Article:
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Read the following fairy tale” Little Snow-White”, then read the assignment details below.
Once you’ve read the story, write a brief analysis (maximum of 500 words) of the story from archetypal theory’s perspective. You cannot use the read response perspective as it is being used below as an exemplar. The aim is to point out an interpretation of the text that might not be obvious to readers without applying this particular perspective. You may begin your analysis with a thesis statement like this: “When examining “Snow White” from a __________ perspective, it becomes clear that….” And then support your statement with at least three specific examples.
Please read the following exemplar (written from a reader response perspective) and review the rubric for the assignment before submitting your analysis.
Note: this example is written from a reader response perspective which necessitates use of first person. The other theories do not since they are not based on your own experiences. Also note you do not need to include parenthetical citations for this analysis since you are all working from the same story.
When examining “Snow White” from a reader response perspective, it becomes clear that Snow White serves as a warning to children (specifically girls) about the dangers of vanity. Although Snow White’s goodness is tied to her beauty, her desire for beautiful things nearly kills her.
I read many fairy tales as a little girl, and the one message that I received over and over was that good people are beautiful and bad people are ugly, so when I read “Snow White,” even as an adult, I expect that in fairy tales, the beautiful people are good and the ugly people are bad. However, in this story, the queen is both evil and beautiful, but her vanity, and desire to be “fairest of all” turns her into a hateful would-be murderer and cannibal, as is evident when she thinks she is eating Snow White’s heart and lungs.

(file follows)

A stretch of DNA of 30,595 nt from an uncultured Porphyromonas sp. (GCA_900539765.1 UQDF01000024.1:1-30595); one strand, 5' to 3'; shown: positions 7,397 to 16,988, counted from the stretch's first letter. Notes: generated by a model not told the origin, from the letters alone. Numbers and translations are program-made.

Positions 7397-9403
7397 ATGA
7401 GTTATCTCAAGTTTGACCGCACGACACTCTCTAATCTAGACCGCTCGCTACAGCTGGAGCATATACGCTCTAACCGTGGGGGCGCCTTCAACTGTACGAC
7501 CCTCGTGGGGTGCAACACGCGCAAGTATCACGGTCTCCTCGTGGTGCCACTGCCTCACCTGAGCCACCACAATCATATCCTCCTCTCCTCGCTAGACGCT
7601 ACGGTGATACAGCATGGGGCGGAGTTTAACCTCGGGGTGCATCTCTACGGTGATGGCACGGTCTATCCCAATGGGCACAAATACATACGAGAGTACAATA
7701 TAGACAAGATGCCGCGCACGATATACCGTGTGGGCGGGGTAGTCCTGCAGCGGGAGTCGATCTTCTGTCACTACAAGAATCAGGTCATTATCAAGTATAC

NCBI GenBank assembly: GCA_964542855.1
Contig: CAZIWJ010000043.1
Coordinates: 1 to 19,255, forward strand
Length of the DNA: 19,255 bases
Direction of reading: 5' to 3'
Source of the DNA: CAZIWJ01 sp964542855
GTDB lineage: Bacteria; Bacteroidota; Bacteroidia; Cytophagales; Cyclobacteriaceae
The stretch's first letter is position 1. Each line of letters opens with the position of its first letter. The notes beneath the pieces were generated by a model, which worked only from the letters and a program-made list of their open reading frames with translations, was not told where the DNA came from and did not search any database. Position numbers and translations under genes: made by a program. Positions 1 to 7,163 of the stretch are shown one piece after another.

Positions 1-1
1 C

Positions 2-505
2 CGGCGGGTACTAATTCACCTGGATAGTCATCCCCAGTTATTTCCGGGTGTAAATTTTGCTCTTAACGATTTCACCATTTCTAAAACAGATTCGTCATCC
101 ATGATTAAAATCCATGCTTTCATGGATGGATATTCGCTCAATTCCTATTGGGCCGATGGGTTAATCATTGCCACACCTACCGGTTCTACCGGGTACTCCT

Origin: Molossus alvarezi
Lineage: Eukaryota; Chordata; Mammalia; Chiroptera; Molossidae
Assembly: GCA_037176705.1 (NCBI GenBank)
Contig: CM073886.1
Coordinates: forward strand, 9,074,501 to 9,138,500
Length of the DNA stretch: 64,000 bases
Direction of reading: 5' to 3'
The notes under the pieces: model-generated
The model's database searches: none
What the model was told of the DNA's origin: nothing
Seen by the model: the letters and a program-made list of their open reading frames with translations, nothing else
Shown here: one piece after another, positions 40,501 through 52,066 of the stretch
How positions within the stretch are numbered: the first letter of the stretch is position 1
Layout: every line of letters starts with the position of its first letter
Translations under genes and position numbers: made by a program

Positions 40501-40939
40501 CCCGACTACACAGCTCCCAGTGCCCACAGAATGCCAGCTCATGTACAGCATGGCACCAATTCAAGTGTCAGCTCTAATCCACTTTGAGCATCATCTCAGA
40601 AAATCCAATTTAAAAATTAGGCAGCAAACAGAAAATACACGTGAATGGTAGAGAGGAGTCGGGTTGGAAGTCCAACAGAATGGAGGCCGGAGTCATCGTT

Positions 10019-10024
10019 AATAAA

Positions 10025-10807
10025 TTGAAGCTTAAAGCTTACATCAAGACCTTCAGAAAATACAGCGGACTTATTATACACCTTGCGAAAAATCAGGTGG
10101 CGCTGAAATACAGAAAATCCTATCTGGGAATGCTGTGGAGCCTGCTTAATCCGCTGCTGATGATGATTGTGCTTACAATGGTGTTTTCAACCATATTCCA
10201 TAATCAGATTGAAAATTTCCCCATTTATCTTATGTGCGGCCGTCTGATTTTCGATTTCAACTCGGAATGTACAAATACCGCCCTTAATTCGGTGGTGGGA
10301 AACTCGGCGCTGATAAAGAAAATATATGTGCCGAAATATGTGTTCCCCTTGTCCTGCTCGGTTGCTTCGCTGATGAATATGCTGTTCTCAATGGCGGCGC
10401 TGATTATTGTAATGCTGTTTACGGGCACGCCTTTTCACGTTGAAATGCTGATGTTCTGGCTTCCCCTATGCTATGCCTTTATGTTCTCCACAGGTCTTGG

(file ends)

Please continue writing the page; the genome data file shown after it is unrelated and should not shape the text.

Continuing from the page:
Snow White herself, is depicted as a good girl because she is willing to be a good housekeeper for the dwarves. I tend to balk at this estimation of goodness because as a modern woman, I don’t like the idea that women are only valued for their domestic skills, and think the dwarves should be willing to protect her even if she is not a good housekeeper. However, although she is “good” she is also vain. When the wicked queen tries to trick her, she doesn’t tempt her with goods that will make her housekeeping job easier; she tempts her with trinkets: pretty silk bodice laces, a comb, and a “beautiful apple.” In spite of the dwarves warnings, she falls for the queen’s tricks and “dies” from eating the poisoned apple. It appears to me that she is being punished for her vanity and desire for things that are not “domestic.”
After the prince rescues Snow White, they punish her evil step mother by forcing her to dance to death in hot iron shoes. I am of course horrified by how gruesome this punishment is. I realize that children in the time of the Brothers Grimm would be more accustomed to death, pain, and the general brutality of life, but I still find the punishment shocking given the fact that I was raised to believe that children should be sheltered from violence. This suggests to me that the evil queen’s punishment is not just a horrifying lesson for children about the dangers of vanity, but a warning for Snow White as well.